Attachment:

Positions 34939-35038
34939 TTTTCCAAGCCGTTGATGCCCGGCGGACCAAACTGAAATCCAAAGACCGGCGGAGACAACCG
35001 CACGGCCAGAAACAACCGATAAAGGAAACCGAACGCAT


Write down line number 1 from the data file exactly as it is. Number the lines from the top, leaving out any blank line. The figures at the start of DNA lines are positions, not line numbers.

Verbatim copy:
Positions 34939-35038